NEW YORK (CNNMoney) -- The more money you have, the more the IRS wants you.
Millionaires were nearly twice as likely to receive a tax audit last year as they were the previous year, according to data released by the IRS this week.
Overall 1.1% of taxpayers were audited last year; that's about the same as in 2010. But for taxpayers with income between $1 million and $5 million, the number jumped to 12% -- up from about 7%.
The IRS audited 21% of taxpayers with income between $5 million and $10 million, up from 12% in 2010. And 30% of the nation's highest earners -- reporting income of $10 million or more -- were dealt audits. That's up from about 18% in the previous year.
The IRS said its recent offshore tax evasion initiatives have contributed to the jump in audits of millionaires, since many offshore tax evaders are high-income earners. This year, the agency is offering taxpayers a reduction in penalties and no jail time for a limited window of time if they fess up to having offshore accounts.
But part of the crackdown on millionaires is likely political as well, said Timothy Gagnon, assistant academic specialist of Accounting at Northeastern University.
"There's so much controversy about Romney's low tax bracket and a lot more attention in the press about the millionaires being favored," he said. "It seems like the IRS is trying to show that it's paying more attention to millionaires and that their chance of an audit is higher than the average person."
Plus, the agency is trying to boost its own revenue, and there's typically a lot more money to recoup from auditing millionaires versus middle- or low- income earners, said Gagnon.
Tax returns also tend to become increasingly complicated as income rises, because there is more to report when your money is spread out across different items like real estate, foreign accounts and businesses -- increasing the chance of error.
Even if you haven't quite hit the $1 million income mark, you were still at a slightly higher risk of an audit last year. The IRS audited about 5% of taxpayers with income between $500,000 and $1 million last year -- up from 3% in 2010.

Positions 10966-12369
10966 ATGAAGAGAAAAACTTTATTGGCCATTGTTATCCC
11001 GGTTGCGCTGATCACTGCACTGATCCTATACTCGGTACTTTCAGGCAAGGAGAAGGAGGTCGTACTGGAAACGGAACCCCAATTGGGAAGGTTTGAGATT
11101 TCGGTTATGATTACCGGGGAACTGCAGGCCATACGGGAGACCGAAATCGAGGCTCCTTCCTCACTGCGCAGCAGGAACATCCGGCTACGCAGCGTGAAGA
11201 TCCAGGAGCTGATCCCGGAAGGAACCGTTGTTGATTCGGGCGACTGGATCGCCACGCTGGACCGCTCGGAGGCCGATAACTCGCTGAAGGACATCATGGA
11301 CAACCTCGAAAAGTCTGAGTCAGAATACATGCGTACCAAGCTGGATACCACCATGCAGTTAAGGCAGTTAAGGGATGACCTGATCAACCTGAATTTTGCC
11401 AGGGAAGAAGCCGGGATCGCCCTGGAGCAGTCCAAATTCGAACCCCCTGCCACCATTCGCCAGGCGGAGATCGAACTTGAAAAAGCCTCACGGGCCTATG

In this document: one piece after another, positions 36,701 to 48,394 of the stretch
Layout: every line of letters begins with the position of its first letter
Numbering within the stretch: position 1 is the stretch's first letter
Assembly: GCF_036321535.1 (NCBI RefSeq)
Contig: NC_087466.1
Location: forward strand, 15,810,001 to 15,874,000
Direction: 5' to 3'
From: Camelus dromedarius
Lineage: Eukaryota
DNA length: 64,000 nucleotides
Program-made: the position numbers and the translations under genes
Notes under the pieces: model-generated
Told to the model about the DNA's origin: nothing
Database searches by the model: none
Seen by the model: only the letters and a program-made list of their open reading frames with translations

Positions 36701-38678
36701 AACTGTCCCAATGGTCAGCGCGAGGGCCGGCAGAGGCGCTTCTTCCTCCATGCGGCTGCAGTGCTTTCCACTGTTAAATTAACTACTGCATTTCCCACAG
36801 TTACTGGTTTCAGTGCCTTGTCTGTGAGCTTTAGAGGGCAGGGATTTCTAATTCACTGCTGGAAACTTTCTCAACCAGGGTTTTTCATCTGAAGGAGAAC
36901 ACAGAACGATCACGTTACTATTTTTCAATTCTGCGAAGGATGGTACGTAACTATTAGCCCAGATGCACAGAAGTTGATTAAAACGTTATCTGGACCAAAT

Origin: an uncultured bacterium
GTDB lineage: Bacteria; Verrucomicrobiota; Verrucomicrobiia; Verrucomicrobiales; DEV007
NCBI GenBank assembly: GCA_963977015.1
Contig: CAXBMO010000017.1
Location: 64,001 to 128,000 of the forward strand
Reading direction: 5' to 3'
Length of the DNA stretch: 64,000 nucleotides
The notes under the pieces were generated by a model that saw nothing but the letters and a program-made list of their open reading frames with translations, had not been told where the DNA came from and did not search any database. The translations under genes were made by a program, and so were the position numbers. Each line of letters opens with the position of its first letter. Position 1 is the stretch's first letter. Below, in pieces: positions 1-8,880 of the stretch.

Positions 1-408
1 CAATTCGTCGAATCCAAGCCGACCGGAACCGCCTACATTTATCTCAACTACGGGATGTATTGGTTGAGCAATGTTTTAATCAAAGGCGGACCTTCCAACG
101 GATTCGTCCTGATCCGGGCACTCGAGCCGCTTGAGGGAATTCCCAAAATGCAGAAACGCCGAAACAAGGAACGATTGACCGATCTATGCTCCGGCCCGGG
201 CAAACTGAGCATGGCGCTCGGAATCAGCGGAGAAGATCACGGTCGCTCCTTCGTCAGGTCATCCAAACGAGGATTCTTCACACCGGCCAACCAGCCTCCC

Audit rates for income levels below $500,000, however, remained relatively steady. If you reported income between $100,000 and $200,000 last year, you had about a 1% chance of an audit. If your income was between $25,000 and $100,000, your odds of getting audited were less than 1%.
But taxpayers on the other end of the spectrum -- reporting the least amount of income -- were at a higher risk of getting audited than taxpayers in the middle. If you reported income of less than $25,000 but more than $1, your chance of an audit was a little over 1%. And if you reported no income, you had about a 3% chance of being audited last year.
|What we want Apple to unveil at WWDC|
|Millennials squeezed out of buying a home|
|7 traits the rich have in common|
|Big Data knows you're sick, tired and depressed|
|Your car is a giant computer - and it can be hacked|
Carlos Rodriguez is trying to rid himself of $15,000 in credit card debt, while paying his mortgage and saving for his son's college education.
Susan Carson and Laura DeLallo make $225,000 and have half a million in retirement savings, but their sprawling portfolios is proving hard to manage.
|Overnight Avg Rate||Latest||Change||Last Week|
|30 yr fixed||3.85%||4.04%|
|15 yr fixed||3.02%||3.15%|
|30 yr refi||3.93%||4.15%|
|15 yr refi||3.06%||3.26%|
Today's featured rates: